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Abstract: PO0598

Increasing Bone Mineral Density Is Associated with Vascular Calcification in Children and Young Adults with CKD Stages 4-5 and on Dialysis

Session Information

Category: Bone and Mineral Metabolism

  • 402 Bone and Mineral Metabolism: Clinical

Authors

  • Lalayiannis, Alexander D., University College London Great Ormond Street Hospital Institute of Child Health, London, United Kingdom
  • Crabtree, Nicola J., Birmingham Women's and Children's NHS Foundation Trust, Birmingham, United Kingdom
  • Ferro, Charles, University Hospitals Birmingham NHS Foundation Trust, Birmingham, United Kingdom
  • Wheeler, David C., University College London, London, United Kingdom
  • Duncan, Neill D., Imperial College Healthcare NHS Trust, London, United Kingdom
  • Smith, Colette J., University College London, London, United Kingdom
  • Askiti, Varvara, Aglaia Kiriakou-Geniko Nosokomeio Paidon, Athens, Greece
  • Mitsioni, Andromachi, Aglaia Kiriakou-Geniko Nosokomeio Paidon, Athens, Greece
  • Biassoni, Lorenzo, Great Ormond Street Hospital for Children NHS Foundation Trust, London, United Kingdom
  • Mcguirk, Simon, Birmingham Women's and Children's NHS Foundation Trust, Birmingham, United Kingdom
  • Mortensen, Kristian Havmand, Great Ormond Street Hospital for Children NHS Foundation Trust, London, United Kingdom
  • Milford, David, Birmingham Women's and Children's NHS Foundation Trust, Birmingham, United Kingdom
  • Long, Jin, Stanford University, Stanford, California, United States
  • Fewtrell, Mary, University College London Great Ormond Street Hospital Institute of Child Health, London, United Kingdom
  • Leonard, Mary B., Stanford University School of Medicine, Stanford, California, United States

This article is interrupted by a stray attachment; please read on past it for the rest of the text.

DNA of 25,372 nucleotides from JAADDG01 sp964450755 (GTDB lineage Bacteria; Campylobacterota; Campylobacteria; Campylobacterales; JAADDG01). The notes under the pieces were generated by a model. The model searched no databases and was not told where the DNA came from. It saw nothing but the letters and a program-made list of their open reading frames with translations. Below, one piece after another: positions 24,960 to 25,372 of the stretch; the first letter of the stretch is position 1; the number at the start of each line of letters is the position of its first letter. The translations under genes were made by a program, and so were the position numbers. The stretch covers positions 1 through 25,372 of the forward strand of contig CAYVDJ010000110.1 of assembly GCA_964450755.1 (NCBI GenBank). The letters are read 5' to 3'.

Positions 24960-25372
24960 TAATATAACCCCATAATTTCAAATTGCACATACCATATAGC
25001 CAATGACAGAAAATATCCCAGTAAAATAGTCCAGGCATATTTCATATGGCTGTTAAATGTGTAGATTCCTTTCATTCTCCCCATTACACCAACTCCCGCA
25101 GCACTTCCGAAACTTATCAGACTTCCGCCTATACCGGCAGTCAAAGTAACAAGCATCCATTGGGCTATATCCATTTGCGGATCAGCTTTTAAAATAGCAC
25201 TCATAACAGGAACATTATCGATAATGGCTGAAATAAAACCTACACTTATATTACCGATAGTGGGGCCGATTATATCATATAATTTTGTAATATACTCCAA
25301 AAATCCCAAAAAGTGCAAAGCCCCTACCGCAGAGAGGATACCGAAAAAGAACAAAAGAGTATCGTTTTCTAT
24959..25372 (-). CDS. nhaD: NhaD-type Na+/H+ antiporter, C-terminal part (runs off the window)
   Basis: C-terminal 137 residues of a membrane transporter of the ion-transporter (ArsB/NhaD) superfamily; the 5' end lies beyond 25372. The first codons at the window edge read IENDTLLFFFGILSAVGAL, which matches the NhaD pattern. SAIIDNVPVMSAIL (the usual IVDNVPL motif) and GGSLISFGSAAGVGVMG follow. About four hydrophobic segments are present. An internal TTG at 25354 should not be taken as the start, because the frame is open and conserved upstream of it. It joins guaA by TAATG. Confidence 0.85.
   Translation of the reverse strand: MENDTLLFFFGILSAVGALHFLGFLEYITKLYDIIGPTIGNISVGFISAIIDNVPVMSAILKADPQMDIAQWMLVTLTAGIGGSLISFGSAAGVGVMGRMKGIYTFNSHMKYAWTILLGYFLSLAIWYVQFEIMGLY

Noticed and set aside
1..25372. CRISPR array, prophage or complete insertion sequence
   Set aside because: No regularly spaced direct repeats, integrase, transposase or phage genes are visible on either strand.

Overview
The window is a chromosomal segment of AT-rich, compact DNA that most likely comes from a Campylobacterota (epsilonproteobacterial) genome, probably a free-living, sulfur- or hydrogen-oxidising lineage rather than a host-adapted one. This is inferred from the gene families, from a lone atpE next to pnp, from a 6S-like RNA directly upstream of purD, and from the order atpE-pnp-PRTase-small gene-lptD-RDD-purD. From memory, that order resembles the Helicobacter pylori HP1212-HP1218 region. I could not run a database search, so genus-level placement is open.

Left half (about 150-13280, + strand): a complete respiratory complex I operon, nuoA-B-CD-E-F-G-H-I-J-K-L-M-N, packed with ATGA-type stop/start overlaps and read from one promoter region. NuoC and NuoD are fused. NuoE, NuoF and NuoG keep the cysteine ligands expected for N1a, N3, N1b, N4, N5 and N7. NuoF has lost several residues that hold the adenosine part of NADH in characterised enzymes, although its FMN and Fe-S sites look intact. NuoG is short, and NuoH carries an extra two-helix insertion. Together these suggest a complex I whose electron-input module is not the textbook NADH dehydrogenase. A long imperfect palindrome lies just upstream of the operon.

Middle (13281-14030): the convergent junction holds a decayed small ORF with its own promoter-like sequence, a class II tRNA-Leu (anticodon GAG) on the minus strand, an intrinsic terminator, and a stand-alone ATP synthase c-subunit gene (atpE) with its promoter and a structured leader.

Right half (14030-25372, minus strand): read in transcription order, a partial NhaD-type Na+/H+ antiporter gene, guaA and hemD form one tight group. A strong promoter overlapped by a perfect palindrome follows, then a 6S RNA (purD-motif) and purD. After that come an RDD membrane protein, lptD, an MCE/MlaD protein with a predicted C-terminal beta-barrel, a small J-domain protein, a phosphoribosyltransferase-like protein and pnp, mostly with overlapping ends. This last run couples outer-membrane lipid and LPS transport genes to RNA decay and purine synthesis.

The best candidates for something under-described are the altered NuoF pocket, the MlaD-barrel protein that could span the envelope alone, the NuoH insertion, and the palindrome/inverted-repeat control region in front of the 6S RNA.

• Shroff, Rukshana, University College London Great Ormond Street Hospital Institute of Child Health, London, United Kingdom
Background

Bone mineral density(BMD) is inversely associated with coronary artery calcification(CAC) in older adults on dialysis.This association has not been shown in children and young adults where bone accrual may mitigate associations with vascular calcification

Methods

Multicenter longitudinal study in participants aged 5 to 30 years with CKD stages 4-5 and on dialysis.Measures included tibial cortical(Cort) and trabecular(Trab) BMD by peripheral quantitative CT, CAC, carotid intima-media thickness(cIMT), pulse wave velocity(PWV) and carotid distensibility, expressed as z-scores(BMDz, cIMTz, PWVz)

Results

98 participants(age 13.8;IQR 10.7,16.5 yrs)were assessed at baseline and 55 again after 1.5(1.3 to 1.8) years.At baseline 10% had CAC, increasing to 18% at follow-up. Median cIMTz and PWVz were 2.17(1.14, 2.86) and 1.45(-0.16, 2.57) at baseline. At follow-up cIMTz and PWVz increased,and distensibility decreased in participants with static growth compared to children with linear growth (Fig 1A).
TrabBMDz decreased from -0.26 to -0.38,p=0.01, particularly in growing children(Fig 1B);there was a non-significant decrease in CortBMDz (-0.47 to -1.13, p=0.09). On multivariable regression,baseline TrabBMDz was positively associated with cIMTz(β 0.35,p=0.001;Fig 1C).
At follow-up,participants with increasing ΔTrabBMDz had 6-times greater odds of ΔcIMTz increase(95% CI 1.88 to 18.35).Growing people demonstrated greater declines in TrabBMDz but less progression of vascular calcification,compared to participants with static linear growth

Conclusion

In young people with CKD,an increase in vascular measures was seen despite an increase in BMD.Progression of vascular changes may be attenuated in the growing skeleton.Providing adequate calcium for optimal bone mineralization whilst avoiding vascular calcification remains challenging

Fig1.Changes in (A)vascular measures and (B)BMD in growing children vs those with static linear growth;(C)Baseline trabecular BMDz and cIMTz